Friday 20 June 2008
Source: International Herald Tribune.
The yellow crates haunted Aditya Arya. A successful advertising photographer whose clients have ranged from India’s luxury Oberoi Hotel chain to Russia’s Bolshoi Ballet, Arya inherited the crates from a family friend, an old photojournalist named Kulwant Roy, in 1984. And for more than two decades, Arya had hauled the increasingly dusty trunks around a succession of studios, stashing them in out of the way corners and closets. He had a vague sense of what the crates contained — bundles of prints and negatives — and at least once a year his mother would nag him about them. But he was always too busy with his own assignments to spend time pouring over someone else’s fading pictures.
Then, in December, Arya finally opened the crates. What he discovered is a remarkable photographic record of modern Indian history, including thousands of images from the last days of the Raj through the 1960s, many of which have never been published. The archive has excited historians who believe it may shed new light on key moments in India’s independence movement. It has also attracted attention for the commercial value of its images of historical figures ranging from Mahatma Gandhi and Jawaharlal Nehru to Jacqueline Kennedy.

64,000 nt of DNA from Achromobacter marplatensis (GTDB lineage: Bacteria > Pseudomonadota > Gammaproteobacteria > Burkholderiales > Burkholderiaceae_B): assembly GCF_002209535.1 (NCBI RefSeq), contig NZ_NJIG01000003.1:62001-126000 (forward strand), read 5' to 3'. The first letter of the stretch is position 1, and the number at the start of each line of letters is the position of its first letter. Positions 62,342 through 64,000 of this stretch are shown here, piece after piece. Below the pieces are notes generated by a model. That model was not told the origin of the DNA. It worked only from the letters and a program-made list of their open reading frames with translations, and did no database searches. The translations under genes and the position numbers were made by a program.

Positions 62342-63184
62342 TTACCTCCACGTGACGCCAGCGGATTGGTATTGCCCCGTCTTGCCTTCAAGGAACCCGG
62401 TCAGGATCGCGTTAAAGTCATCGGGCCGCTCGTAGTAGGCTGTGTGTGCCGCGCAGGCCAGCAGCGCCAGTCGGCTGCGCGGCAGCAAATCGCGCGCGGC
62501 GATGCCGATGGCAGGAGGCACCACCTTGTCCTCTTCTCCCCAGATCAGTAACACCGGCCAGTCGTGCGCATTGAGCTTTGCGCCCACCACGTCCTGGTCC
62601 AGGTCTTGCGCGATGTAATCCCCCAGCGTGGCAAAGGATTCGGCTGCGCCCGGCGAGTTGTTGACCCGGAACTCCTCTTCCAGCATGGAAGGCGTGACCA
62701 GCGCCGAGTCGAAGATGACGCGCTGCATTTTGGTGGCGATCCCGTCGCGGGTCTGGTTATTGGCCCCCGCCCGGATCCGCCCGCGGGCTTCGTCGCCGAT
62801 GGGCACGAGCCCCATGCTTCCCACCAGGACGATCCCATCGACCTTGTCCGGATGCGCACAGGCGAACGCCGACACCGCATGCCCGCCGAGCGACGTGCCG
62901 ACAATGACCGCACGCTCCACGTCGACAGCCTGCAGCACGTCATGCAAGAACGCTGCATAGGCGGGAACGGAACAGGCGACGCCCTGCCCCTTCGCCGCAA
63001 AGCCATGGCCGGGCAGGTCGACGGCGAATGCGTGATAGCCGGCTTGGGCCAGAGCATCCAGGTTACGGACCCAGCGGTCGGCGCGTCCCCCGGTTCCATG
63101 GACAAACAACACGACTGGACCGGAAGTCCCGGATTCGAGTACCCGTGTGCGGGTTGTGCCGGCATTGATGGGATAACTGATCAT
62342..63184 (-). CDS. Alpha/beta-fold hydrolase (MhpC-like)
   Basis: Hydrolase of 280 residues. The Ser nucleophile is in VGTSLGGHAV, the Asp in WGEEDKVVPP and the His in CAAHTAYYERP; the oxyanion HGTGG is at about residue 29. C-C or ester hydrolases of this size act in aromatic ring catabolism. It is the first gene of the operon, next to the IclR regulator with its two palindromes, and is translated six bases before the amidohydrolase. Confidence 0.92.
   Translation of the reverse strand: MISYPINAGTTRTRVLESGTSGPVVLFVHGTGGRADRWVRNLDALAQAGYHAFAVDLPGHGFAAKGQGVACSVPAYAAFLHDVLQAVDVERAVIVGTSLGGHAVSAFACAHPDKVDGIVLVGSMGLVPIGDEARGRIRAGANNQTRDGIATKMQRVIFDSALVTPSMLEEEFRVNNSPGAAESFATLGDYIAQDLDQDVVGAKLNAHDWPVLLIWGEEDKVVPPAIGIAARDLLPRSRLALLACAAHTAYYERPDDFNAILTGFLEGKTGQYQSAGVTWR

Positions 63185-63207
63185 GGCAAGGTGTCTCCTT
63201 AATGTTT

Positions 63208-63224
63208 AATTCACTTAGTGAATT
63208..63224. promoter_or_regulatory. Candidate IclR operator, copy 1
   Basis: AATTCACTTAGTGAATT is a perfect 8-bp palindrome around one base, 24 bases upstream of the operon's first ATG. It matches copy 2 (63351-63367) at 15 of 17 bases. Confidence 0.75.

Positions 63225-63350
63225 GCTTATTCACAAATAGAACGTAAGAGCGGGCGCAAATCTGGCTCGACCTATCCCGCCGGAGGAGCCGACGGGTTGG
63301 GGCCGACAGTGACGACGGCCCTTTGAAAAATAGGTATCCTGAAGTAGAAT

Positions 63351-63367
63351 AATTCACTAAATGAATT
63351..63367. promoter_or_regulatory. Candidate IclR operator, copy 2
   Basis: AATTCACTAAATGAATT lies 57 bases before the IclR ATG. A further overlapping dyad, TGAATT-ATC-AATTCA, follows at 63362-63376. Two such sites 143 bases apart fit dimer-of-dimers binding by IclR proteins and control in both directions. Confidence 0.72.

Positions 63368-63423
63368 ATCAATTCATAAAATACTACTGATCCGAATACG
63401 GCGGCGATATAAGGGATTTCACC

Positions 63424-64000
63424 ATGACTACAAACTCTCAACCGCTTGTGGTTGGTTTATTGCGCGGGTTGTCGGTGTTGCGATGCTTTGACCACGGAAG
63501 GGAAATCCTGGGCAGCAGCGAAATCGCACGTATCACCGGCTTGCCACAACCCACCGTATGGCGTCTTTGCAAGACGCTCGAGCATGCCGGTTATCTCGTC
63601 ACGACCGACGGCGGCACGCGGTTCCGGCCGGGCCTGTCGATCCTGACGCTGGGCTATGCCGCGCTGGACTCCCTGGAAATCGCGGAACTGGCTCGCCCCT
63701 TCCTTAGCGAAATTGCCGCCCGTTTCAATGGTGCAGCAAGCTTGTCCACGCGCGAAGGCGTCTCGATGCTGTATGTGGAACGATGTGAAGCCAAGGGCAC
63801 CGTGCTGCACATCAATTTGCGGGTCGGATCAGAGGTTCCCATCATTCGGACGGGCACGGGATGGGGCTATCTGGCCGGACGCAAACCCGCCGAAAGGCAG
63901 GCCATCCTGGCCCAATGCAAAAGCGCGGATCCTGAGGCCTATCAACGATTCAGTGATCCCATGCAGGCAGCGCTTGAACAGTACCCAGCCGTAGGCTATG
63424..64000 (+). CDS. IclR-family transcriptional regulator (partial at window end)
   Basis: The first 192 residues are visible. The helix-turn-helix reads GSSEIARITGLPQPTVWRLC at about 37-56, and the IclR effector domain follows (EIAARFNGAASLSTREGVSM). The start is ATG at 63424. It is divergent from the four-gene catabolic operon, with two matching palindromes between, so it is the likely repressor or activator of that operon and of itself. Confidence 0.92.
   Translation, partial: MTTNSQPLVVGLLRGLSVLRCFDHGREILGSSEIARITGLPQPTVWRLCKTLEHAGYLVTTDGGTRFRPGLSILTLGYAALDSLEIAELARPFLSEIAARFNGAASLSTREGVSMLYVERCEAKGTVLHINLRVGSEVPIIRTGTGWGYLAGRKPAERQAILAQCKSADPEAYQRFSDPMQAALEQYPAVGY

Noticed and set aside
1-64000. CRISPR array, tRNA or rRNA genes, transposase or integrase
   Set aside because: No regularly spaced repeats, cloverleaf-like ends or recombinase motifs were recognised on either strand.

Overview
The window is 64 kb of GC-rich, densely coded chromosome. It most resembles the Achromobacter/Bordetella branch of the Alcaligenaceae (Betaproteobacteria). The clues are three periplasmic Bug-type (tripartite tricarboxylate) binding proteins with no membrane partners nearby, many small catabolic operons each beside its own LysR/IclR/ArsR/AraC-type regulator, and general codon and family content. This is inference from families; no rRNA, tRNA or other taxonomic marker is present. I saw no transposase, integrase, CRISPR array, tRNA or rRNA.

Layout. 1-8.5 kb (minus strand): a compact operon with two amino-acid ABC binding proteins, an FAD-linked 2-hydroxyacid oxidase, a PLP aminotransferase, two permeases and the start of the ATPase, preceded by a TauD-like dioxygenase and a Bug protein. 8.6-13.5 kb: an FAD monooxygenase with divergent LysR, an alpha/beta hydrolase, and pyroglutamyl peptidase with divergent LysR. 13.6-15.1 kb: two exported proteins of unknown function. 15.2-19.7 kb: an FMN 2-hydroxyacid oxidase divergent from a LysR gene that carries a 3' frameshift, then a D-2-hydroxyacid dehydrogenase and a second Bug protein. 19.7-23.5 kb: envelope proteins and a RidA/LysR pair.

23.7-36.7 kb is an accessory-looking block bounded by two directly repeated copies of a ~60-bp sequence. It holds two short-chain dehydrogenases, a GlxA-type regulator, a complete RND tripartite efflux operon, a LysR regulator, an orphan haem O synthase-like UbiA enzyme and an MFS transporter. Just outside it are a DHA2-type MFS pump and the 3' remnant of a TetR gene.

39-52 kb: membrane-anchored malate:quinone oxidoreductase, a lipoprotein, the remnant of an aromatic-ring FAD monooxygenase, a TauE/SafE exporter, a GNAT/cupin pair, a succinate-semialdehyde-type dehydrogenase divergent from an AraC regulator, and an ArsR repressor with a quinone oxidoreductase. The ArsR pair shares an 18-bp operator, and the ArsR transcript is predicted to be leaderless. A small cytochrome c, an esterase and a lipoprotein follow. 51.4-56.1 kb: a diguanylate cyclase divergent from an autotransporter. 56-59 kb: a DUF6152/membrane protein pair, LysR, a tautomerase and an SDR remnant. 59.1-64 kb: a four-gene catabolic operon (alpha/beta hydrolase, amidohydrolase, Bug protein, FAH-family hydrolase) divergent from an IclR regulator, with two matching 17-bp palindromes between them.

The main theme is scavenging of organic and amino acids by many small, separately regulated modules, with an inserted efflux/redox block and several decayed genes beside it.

«It is a real find», said Raghuraj Sing Chauhan, director of public relations and exhibitions at India’s National Museum. «They are historically important for the freedom struggle because many of these are quite rare photos.»